Tools Give Life to Kabuki and Noh: “DO-GU LABO” Saves Japanese Traditional Arts
Did you know that the presence of Kabuki, one of the most famous traditional performing arts in Japan, is at risk? It’s NOT because they suffer from a lack of performers – it’s because they are running out of stage tools.
With society changing, many of these stage tools now rely on the hands of just one craftsman each. If this one craftsman dies, the stage tool will also die. And eventually, Kabuki may die out as well.
To help protect these stage tools, one lady stood up and took action. Ms. Tamiko Tamura, a freelance journalist, heard from many of her interviewees about the serious situation of Kabuki. To make matters worse, no one knew how to solve this problem.
That’s when Ms. Tamura decided to establish “DO-GU LABO for Japanese Traditional Performing Arts.”
What made her take this big step?
Ms. Tamura herself learns Nogaku Theatre. As she researched more about Noh, she found out that it also faces the same problems as Kabuki. Right now, at “DO-GU LABO”, Ms. Tamura works to preserve the stage tools that are used in Kabuki and Nogaku Theatre.
How does “DO-GU LABO” Help Out?
Ms. Tamura’s “DO-GU LABO” tries to save stage tools through the following:
1. Creating a “Red List of Endangered Stage Tools of Traditional Performing Arts”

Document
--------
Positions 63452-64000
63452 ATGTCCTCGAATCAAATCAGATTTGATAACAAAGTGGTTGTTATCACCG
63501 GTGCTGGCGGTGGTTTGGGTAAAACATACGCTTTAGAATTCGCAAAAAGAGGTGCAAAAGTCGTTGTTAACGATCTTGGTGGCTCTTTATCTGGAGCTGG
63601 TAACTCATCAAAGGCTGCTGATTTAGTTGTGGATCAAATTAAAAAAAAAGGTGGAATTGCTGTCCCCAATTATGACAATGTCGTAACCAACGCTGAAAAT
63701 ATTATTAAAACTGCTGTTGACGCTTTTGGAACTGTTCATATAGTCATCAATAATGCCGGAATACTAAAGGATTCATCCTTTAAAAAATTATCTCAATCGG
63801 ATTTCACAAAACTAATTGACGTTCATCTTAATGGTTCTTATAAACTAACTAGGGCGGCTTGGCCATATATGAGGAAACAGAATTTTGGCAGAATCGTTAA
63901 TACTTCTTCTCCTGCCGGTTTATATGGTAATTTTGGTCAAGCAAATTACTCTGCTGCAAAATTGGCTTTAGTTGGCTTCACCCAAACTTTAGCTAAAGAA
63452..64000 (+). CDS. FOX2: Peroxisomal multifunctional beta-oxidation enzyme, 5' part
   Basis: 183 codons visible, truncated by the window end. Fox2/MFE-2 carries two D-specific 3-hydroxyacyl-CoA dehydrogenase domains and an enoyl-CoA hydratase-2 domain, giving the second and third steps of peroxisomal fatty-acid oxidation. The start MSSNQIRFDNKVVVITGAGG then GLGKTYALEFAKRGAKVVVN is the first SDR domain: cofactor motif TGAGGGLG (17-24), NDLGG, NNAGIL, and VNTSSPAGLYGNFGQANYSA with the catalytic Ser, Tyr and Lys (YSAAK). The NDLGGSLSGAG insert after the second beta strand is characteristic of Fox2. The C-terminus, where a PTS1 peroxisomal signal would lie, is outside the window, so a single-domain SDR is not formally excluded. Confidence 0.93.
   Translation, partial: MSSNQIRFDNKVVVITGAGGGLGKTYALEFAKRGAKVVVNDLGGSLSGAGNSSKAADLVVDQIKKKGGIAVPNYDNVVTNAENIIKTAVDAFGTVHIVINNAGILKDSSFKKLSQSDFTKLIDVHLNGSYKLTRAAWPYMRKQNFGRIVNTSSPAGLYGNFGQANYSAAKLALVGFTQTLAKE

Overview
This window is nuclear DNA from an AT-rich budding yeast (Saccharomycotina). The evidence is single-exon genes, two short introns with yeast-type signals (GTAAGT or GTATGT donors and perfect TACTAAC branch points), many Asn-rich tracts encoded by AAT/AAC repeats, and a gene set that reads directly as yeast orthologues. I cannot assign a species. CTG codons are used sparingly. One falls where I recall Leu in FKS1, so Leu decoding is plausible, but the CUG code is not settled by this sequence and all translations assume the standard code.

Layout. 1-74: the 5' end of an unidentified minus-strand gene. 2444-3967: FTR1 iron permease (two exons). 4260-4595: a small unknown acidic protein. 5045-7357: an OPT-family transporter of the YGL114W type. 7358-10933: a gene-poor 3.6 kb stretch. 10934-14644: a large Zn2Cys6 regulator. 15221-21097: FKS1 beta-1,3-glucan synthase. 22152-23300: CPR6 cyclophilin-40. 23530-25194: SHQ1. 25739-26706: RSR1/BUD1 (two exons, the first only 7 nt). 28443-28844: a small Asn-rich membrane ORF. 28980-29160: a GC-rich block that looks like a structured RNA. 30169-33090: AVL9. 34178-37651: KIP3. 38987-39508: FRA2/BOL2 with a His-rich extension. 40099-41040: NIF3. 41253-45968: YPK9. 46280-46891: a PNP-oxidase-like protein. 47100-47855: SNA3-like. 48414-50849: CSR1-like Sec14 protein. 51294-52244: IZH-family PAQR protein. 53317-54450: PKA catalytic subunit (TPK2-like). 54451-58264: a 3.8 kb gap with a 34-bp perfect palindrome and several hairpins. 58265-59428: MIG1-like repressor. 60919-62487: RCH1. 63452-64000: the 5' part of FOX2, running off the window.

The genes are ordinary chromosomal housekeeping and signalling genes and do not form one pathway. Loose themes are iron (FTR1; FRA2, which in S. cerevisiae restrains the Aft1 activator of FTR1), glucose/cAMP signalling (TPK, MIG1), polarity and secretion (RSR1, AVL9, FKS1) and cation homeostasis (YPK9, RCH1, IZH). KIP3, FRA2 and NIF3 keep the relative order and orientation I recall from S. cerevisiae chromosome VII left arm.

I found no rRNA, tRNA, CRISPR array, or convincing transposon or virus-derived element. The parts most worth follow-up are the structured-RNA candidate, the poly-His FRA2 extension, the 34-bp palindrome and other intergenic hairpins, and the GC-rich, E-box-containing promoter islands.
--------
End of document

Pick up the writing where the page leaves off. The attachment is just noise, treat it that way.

2. Developing a New Production Route
This is when Ms. Tamura came into play. She searched for craftsmen who had knowledge on traditional textile dying, and went back and forth communicating between the tokoyama and the craftsmen. As a result, she recovered the kanoko after one year.
3. Recruiting Craftsmen
4. Keeping Craftsmanship Alive
What should We Do to Save Traditional Performing Arts?
There are many actors trying to save Kabuki and Nogaku Theatre, but the situation still seems grave. Ms. Tamura told us that we should all work together, but each in our own way.
In hopes of recovering these stage tools, Ms. Tamura continues to spread the word. Her passion and clear vision to save tools give all of us hope in the world of traditional performing arts: there is definitely light at the end of the tunnel, and Ms. Tamura helps us see that, one step at a time.
*Kanoko: A type of accessory used to put on the Kabuki actor’s wig.
[via Greenz.jp written by Felix Sayaka]